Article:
Yesterday I was at the store ostensibly to purchase felt and thread when I spied the yarn aisle and had to take a stroll and feel all the beautiful yarn. I of course had to purchase two skeins of soft yarn in navy and gold, and though I didn’t know what I was going to do with it, I knew I wanted to make something cozy for winter. When I got home I looked on Pinterest for ideas and found these beautiful hand warmers. They’re beautiful, warm, and small enough that I can probably make them in a few hours. I’m planning to sit by the fire and listen to an Agatha Christie audiobook while I crochet.
With something like these hand warmers, there are a myriad of free patterns available, but what drew me to this particular pattern was the simplicity of the pattern and the fun added touch of the buttons. They’re soft, elegant, and will go with anything I wear when I have to duck out for some soup ingredients. This is a great pattern for beginners, and if it’s a pattern you enjoy, you can make several pair of hand warmers in very little time. They would make great stocking stuffers for Christmas, or a lovely present for teachers, co-workers, grandparents, parents, kids, and neighbors (the pattern comes in sizes from baby to adult).
Slugs On The Refrigerator’s pattern for these hand warmers was part of their Crochet Camp program, and if you want more patterns from them, I recommend bookmarking the site and checking back often. This particular pattern is available as a free PDF, and has plenty of pictures to illustrate the puff stitch used in a major portion of the pattern. If you haven’t tried puff stitch yet, try it out before attempting the hand warmers. It’s a great stitch to learn and one of my favorites, but it did take a little time for me to master.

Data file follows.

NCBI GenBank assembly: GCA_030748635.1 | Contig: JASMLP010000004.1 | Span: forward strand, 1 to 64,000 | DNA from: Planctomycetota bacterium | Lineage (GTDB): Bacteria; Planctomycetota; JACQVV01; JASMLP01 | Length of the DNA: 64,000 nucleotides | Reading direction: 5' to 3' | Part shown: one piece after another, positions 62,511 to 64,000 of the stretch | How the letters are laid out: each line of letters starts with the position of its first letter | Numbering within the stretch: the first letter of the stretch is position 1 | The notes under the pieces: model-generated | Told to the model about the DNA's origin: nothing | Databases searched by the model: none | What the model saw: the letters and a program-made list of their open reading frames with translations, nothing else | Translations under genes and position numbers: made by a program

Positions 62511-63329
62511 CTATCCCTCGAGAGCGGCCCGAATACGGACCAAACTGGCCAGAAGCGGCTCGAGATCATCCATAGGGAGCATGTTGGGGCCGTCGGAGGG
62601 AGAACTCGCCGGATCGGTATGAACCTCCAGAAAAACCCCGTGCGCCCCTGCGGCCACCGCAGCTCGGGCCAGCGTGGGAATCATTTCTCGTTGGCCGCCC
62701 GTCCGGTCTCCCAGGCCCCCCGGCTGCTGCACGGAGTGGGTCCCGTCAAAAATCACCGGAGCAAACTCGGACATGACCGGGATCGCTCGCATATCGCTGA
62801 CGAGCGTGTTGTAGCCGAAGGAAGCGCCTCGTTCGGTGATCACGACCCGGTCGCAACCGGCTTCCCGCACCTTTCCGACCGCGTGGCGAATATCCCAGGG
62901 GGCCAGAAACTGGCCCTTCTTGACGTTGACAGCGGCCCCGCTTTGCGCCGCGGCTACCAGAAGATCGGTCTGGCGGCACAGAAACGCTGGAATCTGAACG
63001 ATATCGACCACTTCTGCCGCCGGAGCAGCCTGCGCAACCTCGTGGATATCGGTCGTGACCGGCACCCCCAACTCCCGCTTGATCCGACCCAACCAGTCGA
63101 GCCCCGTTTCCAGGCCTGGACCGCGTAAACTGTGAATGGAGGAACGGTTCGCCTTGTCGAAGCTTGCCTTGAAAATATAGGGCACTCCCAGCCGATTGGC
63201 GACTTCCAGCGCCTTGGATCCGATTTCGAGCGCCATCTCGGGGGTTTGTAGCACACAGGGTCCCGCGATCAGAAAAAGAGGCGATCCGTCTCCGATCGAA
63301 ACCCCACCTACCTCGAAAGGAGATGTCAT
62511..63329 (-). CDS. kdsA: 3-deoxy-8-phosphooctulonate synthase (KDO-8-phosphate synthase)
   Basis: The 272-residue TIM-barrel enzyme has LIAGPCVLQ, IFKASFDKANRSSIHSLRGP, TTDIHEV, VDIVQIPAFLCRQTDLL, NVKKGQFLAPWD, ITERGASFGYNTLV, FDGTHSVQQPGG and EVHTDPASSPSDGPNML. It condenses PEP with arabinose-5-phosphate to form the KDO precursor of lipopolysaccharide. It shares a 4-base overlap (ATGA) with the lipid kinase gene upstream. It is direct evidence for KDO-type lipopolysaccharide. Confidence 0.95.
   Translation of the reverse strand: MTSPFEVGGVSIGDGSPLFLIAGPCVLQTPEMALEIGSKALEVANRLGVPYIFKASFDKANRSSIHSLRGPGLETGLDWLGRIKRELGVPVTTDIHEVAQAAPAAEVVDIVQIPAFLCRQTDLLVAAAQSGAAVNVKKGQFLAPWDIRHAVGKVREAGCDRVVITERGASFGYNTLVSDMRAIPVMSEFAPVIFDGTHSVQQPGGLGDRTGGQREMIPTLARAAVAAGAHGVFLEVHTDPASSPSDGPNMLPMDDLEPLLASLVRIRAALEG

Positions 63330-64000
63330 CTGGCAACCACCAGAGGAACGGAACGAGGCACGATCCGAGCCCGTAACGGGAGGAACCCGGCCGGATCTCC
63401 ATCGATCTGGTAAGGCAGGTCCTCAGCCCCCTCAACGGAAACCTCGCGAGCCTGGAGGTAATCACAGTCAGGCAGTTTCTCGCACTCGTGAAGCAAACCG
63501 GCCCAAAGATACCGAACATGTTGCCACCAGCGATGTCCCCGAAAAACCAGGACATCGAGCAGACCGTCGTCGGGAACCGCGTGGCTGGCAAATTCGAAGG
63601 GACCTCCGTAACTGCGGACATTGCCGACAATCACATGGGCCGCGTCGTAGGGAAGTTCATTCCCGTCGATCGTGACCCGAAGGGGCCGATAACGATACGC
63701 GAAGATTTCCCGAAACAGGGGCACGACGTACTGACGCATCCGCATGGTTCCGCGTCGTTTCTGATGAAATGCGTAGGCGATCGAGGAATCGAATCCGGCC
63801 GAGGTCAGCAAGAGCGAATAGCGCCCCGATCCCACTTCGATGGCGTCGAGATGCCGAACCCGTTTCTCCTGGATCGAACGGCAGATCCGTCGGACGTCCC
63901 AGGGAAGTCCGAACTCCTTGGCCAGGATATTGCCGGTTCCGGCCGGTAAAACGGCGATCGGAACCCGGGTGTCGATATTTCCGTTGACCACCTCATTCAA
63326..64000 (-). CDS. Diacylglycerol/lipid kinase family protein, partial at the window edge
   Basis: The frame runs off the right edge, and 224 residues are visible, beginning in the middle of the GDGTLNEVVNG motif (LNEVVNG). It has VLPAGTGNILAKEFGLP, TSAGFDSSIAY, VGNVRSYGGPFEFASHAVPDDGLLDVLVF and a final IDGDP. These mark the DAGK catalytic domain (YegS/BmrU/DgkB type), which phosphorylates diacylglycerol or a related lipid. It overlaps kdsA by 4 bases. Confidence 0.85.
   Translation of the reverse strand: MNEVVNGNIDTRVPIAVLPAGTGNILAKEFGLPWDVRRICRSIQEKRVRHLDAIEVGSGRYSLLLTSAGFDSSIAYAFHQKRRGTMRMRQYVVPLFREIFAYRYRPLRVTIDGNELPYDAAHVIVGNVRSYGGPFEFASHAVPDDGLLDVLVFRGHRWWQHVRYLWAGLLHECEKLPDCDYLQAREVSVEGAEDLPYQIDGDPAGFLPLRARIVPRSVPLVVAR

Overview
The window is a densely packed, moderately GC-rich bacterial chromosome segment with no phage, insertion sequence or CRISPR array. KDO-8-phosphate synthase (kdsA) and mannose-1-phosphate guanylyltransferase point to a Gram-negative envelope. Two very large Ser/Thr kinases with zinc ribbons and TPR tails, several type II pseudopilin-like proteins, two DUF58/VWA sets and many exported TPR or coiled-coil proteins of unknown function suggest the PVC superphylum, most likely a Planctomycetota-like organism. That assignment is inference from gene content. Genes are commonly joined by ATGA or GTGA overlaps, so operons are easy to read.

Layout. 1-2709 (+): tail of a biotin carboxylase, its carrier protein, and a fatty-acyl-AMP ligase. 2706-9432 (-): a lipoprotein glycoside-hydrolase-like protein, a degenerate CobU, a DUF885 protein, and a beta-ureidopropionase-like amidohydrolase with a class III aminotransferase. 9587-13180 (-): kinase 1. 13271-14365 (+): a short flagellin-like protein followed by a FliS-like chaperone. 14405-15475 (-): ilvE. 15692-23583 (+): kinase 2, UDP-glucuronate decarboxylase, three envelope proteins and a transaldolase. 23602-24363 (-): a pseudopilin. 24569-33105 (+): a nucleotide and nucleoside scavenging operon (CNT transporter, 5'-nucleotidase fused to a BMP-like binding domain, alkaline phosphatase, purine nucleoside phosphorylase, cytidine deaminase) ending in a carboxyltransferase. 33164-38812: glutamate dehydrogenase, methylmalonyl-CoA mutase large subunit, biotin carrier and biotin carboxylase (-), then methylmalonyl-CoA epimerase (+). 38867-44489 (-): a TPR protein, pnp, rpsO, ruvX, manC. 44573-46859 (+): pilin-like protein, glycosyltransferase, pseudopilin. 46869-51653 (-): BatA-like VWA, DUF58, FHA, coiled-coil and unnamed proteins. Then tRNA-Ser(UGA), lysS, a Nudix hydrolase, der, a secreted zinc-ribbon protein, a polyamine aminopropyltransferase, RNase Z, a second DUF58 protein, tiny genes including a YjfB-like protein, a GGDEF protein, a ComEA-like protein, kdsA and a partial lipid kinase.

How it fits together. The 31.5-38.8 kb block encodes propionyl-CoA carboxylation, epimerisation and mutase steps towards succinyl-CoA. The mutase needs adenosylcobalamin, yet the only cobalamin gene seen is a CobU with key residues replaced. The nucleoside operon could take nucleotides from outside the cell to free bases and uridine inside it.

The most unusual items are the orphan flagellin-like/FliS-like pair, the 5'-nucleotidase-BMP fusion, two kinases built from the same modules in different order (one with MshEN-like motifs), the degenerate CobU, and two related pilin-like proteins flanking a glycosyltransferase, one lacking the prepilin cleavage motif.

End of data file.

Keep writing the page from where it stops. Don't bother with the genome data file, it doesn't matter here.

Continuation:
Making a pair of these handwarmers requires some DK weight yarn (the pattern suggests using wool), a 4mm crochet hook, 2 buttons (1 cm diameter), and some scissors. The only stitches you need to know are the chain (ch), single crochet (sc), slip stitch (sl st), and puff stitch. Yarn over and chain space are also used in this pattern.
With only 9 rounds for the hand and 3 for the wrist, this project won’t take very long, especially after you get the hang of the puff stitch. You’ll be creating a loop for the buttons near the end, and once you’re finished with the crocheting you can weave in the ends and attach the buttons. Experiment with different types of yarn (wool can be a bit scratchy, but some others will not be as warm), various colors (variegated yarn vs royal tones or pastels), and buttons (toggles, wooden buttons, square buttons, etc.). Each pair of handwarmers can be unique and special to the wearer whether you’re making a pair of these handwarmers for yourself or a few pair for the family.
If you’d like to make these cozy crocheted handwarmers, you can find a link to the free PDF on Slugs On The Refrigerator.